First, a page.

The hooker went to Iceland!

Oh, Iceland. I’ve been back for weeks now and it’s still on my mind. It’s quite seriously the single most stunning place I’ve ever visited in my life. And it wasn’t the classic “postcard photo” spots that got me, it was the quietude of the less-mentioned areas that really struck me. Watching the sun set at a quiet lake behind my hotel in Egilsstaðir. Circling around Lake Mývatn and seeing the landscape transform from barren lava formations into a stunningly clear blue waters. Or driving through what felt like an arctic tundra on the way to Seyðisfjörður. It seriously felt like I was on another planet, and I wouldn’t trade it for anything in the world.

In my usual tradition, if I had to sum up my trip to Iceland in 4 photos, it’d be these. But there’s so, so much more.

I did a full road trip around the island in 11 days and I feel like I still could’ve done more. Iceland was absolutely stunning everywhere we went.

  • The Blue Lagoon: Almost everyone who goes to Iceland ends up at the Blue Lagoon. Yes, it’s touristy. Yes, it’s expensive. But dammit, I felt like skipping out on the Blue Lagoon was like landing in Orlando and making the active decision not to visit Disney World. I purposely planned my trip where the Blue Lagoon would the FIRST place we visited right off the plane, and it paid off 100%. I booked for the earliest time slot possible right at opening time and we basically had the place entirely to ourselves until the tour buses started rolling in. It was absolutely lovely and it was a fantastic way to relax after I’d spent almost an entire day on planes and in airports. Deciding to go as the first stop when we landed vs. the last stop on the way back to the airport was also a strategic move because I felt like if I visited the “big touristy” one first, then I wouldn’t set myself up for disappointment when I visited the other hot springs around the country compared to if I had done things the other way around.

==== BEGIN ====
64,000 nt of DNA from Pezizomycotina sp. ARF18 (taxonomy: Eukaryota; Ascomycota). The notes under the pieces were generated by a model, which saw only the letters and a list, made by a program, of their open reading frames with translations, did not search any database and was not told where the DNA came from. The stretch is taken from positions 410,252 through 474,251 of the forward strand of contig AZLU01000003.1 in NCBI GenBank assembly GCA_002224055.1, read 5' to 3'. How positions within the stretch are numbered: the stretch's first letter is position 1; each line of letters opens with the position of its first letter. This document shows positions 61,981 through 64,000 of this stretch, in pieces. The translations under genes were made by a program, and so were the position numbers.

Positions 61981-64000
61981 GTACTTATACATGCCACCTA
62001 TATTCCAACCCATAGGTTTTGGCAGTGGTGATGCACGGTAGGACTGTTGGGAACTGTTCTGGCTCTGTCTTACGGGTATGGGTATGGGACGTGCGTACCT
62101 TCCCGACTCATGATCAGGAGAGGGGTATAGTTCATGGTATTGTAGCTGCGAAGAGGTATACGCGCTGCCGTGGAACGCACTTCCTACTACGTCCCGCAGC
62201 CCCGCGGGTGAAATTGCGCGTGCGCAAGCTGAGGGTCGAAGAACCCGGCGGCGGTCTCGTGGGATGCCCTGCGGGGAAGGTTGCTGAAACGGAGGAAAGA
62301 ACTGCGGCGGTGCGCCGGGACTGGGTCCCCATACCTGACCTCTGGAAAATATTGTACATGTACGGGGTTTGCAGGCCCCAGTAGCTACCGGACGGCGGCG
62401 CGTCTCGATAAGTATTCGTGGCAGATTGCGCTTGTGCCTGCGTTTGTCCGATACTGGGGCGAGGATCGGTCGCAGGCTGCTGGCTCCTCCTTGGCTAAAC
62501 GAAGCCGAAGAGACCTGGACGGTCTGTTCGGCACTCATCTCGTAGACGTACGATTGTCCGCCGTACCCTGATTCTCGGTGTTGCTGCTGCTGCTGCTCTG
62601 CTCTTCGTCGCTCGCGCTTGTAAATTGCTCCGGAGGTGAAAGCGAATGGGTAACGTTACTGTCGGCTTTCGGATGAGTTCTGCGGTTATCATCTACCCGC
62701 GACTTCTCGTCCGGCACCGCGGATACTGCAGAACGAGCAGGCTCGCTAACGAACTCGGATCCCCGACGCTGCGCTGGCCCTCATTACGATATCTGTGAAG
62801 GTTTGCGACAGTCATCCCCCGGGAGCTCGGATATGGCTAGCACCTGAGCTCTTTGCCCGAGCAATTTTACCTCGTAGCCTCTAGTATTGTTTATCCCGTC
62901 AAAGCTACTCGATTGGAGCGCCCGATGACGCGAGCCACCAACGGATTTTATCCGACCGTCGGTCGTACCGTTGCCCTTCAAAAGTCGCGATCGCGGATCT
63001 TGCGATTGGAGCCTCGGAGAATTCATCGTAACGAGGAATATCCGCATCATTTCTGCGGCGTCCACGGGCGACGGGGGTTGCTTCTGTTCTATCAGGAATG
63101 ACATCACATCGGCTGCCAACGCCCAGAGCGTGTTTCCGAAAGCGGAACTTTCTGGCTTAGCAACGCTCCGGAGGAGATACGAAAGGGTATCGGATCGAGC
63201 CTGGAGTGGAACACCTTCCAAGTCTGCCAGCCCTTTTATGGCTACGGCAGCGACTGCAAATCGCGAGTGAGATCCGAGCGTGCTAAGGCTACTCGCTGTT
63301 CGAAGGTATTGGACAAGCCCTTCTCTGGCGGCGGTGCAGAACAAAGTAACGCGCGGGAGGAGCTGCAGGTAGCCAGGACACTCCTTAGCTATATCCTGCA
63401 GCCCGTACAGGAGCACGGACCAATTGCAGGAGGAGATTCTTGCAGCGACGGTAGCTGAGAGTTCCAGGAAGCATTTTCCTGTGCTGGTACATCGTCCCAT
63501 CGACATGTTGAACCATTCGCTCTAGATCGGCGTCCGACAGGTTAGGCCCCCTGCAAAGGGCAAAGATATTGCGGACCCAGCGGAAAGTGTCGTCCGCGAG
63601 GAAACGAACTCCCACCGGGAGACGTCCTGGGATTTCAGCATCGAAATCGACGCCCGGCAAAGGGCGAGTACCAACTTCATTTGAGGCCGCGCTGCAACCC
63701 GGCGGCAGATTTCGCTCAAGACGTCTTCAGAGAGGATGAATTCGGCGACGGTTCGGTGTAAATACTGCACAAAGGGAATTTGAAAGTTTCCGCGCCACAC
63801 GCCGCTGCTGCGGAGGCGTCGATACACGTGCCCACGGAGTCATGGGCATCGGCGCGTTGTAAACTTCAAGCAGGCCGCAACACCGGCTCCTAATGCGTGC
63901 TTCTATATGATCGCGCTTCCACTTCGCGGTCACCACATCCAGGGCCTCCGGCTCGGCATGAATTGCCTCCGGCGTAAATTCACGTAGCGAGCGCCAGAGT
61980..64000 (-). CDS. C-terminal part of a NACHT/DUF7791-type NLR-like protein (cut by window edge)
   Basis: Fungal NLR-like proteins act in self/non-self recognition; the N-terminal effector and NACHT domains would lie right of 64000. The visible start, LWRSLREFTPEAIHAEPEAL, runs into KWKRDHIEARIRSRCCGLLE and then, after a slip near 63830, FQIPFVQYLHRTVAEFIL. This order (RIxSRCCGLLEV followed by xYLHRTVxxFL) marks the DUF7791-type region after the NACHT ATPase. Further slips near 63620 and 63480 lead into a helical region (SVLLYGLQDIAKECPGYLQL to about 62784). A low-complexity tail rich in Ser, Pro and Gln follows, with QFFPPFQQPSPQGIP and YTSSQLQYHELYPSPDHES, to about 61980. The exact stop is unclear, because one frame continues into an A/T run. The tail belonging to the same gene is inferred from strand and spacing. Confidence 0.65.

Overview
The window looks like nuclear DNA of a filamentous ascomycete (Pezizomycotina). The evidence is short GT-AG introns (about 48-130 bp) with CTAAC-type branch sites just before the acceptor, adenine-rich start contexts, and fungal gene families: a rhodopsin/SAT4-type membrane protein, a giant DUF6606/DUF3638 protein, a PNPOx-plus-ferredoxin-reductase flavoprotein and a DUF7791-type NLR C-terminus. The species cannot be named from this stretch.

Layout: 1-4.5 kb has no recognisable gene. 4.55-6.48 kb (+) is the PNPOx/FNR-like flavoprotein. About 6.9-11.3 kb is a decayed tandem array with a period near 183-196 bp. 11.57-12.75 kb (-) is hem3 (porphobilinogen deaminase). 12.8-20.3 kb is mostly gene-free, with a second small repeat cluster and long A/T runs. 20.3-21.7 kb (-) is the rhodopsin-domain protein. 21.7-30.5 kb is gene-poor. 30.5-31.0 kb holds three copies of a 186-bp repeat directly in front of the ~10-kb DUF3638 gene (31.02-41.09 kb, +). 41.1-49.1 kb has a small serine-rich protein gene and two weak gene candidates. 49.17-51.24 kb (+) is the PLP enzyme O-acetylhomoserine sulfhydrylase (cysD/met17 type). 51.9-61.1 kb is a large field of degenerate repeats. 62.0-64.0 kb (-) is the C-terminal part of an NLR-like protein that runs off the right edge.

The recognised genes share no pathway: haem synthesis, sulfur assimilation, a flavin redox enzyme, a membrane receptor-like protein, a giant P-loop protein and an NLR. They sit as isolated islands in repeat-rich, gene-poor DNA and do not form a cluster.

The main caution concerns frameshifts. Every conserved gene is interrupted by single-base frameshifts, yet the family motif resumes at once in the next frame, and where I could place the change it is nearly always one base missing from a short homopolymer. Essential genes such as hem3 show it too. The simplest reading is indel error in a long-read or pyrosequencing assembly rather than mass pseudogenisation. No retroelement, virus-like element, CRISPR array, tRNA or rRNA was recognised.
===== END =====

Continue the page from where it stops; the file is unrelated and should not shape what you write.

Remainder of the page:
• Waterfalls galore! There’s seriously waterfalls EVERYWHERE. I’m much more of a “mountains and waterfalls” vs. a “palm trees and beaches” kind of person, so Iceland quickly became a happy place for me. You’ve got your classic postcard waterfalls like Seljalandsfoss, Skógafoss, and Svartifoss:
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  • But then there’s the other waterfalls that people don’t mention as much that are just as stunning. Ones that were hidden in caves, ones with brilliant red stone striations, or ones that would seemingly come out of nowhere on the side of the road:

    I can’t stress enough just how stunning it was out there. There’d be waterfalls randomly on the road with houses in front of them, and all I could think was “THIS is your backyard? THIS is what you wake up to every day?”


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  • The hot springs: I love me some hot springs. Iceland is a volcanic island so there’s plenty of heat to produce some naturally warm waters! It always felt so satisfying after a long day of hiking to dip into some spring waters and unwind a bit. My absolute favorite was Mývatn Nature Baths. It’s about half the price of the Blue Lagoon, and while they don’t include fancy extras like a drink, face mask, or towel service in the price, the biggest winning factor is that you get gorgeous mountain views from the waters. I went on a clear day and got to watch the sun set over the mountains and it’s still one of my favorite moments from the entire trip.

  • Speaking of hot springs, Seljavallalaug was a fun visit. It’s Iceland’s oldest public swimming pool (EDIT: not THE oldest, but one of the oldest!), and finding it is a fun venture in itself. You hike about 15 minutes through an isolated valley and BOOM. Random heated pool in the middle of the mountains. Who decided to build this here? Why? Either way I wasn’t complaining, and it seemed too unique for me to skip out on taking a quick dip. The things that people DON’T mention as much about it are that 1) the water isn’t THAT warm, and 2) the pool’s only drained and cleaned twice a year, so there’s a nice slimy layer of algae at the bottom. I was like “Oh yeah I’ve done my research, I got this!” I thought I was mentally prepared for these two things. Me slipping around on the algae told me I was not. It’s still something very cool to see, even if you decide to just dip your feet in instead of wading through the greenery at the bottom!